Virtually all modern ERP software has the capability for customization.  Some of that capability is internal to the ERP package and requires no special skillset other than a bit of training on that feature subset.  At the most complex level, customizations can be provided by companies that specialize in development service for your software.

On one hand, customizations can result in an ERP system that is harder to update and maintain, but on the other hand, customizations might be the only way to imbed your ERP system with your “special sauce”. Your special sauce is the business processes that give you a competitive edge or make you more efficient. When considering such work, you must be reasonably sure that the benefits greatly outweighed the costs.  Try to segregate your needs into (i) nice-but-not-critical ones, (ii) ones that will provide a significant advantage, and (iii) ones that are mission-critical.

It is unusual to have one or more mission-critical gaps in your existing system, unless you’ve grown significantly since the most recent ERP acquisition, or if that acquisition process was flawed.  So, most of your projects will fall into the first two categories.

Here are some questions to ask yourself, before embarking on a customization project:

1.    What does your ideal ERP business process look like? List everything that will help you achieve your perfect outcome:

a)    Screen layouts

b)    Critical data that is necessary for you to storec)    Reports

d)    Any improvements to updates or notifications

2.    How does your ERP system differ from that ideal? Include marked up screens and reports, etc.

3.    What existing tools are available for you to fill in those gaps? Look at some of the possibilities in (a) through (e) below.  Your ERP software provider can be of great assistance here.

4.    How can those tools be used to achieve your perfect outcome?

5.    What are the associated costs? You must include programming/consulting costs as well as any future costs associated with maintenance, upgrades, etc.

6.    If you achieve your perfect outcome, what are the quantifiable benefits? You’re aiming to produce an ROI.

There are five levels of customization capabilities available to most modern ERP systems.  Use the least sophisticated method that will meet your needs.  They are, in order of sophistication (expense):

a)    Built-in customization capabilities that are native to your system– This encompasses report creation, forms customization, configuration options that will help you to more closely mirror your ideal processes, security configurations, roles-based user interface screens, etc.  It is surprising how much can be accomplished with just a little bit of training.  It is not at all uncommon for a company to be struggling with an ERP system, although it can already do what they want.  They just didn’t have the training to know that.  Involve your ERP consultant in this process.  You might be amazed at how much can be accomplished with little or no “customization”.

b)    Report writers– Every ERP package on the market has a sophisticated native or third-party report writer that will allow you to create the reports and dashboards of your dreams.  Crystal Reports has been a mainstay for the last decade.  The reports and charts that can be created using Crystal Reports, or other well-known “business intelligence” packages, is impressive.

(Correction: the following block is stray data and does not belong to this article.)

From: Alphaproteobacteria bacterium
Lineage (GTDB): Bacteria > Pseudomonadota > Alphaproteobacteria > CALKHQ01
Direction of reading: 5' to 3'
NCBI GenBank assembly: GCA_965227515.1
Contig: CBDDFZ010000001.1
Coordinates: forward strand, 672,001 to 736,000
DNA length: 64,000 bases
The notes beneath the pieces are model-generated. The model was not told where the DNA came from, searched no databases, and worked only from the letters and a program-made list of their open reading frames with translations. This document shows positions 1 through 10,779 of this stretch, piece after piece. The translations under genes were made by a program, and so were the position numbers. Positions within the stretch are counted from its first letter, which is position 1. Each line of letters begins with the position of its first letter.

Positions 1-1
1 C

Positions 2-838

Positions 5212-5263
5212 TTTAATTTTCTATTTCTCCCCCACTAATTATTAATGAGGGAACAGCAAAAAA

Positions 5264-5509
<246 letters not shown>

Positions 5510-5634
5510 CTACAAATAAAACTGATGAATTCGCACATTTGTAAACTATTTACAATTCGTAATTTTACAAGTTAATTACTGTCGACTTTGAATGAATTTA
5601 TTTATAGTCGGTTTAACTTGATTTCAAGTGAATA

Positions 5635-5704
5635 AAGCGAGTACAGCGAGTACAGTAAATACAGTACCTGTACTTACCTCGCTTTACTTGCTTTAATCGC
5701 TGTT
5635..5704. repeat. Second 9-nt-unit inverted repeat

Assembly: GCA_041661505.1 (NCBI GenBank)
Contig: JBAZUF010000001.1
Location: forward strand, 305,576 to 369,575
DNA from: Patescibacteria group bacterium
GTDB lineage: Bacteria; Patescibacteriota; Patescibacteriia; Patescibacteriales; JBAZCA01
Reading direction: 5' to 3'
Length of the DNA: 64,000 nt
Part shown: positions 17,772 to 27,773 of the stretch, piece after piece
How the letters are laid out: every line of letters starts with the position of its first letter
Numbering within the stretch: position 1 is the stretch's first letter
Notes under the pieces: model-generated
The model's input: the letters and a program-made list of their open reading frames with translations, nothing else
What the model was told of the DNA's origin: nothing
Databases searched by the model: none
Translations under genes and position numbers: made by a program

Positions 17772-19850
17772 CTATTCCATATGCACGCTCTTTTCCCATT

c)    ERP publisher-provided customizer module–  Most competent ERP packages have a customizer module that allows you to add data fields, change the appearance of screens, create dashboards, etc.  If you don’t own such a package, but one is available, ask your ERP consultant if it will solve all, or most of, your important issues.

d)    Program modifications– These are grass-roots changes to your ERP software’s program code.  Be sure to only use a highly regarded provider, and never settle for anything but a specification in advance, and a fixed price.

e)    Links to external packages– There are links built into your ERP package called APIs.  This is computerese for “application programming interface”.  Your ERP software publisher has likely created API’s and they are embedded in your system.  They allow your ERP package to communicate in real-time with connected services and third-party applications.  These services or applications may just be the ticket for you.  There are many of these services and applications, and they are available on the web if you know how to find them.

Work with your ERP provider to determine which of these approaches will work best for you.

About the Author
Doug Deane is President of DSD Business Systems, an international provider of on-demand (cloud) and on-premises ERP and CRM software, specializing in wholesale distribution, manufacturing, warehouse management, inventory, business intelligence, and eCommerce software.  DSD offers NetSuite Cloud ERP, NetSuite CRM, NetSuite eCommerce, Sage 100 ERP (formerly MAS 90), Sage 300 ERP (formerly Accpac), Sage 500 ERP (formerly MAS 500), Sage FAS, Sage HRMS (formerly Abra), Sage CRM, Sage SalesLogix, Sage Add-Ons (Extended Solutions), and Custom Programming.  DSD has been a multi-time Sage President’s Circle award winner, a two-time Sage Gold Development Partner of the Year recipient, has been recognized by the San Diego Better Business Bureau (BBB) as a Torch Award Finalist (2009) and Torch Award Winner (2010) for Marketplace Ethics, and has been recognized by the Council of Better Business Bureaus as a 2012 International BBB Torch Award Finalist for Marketplace Excellence.

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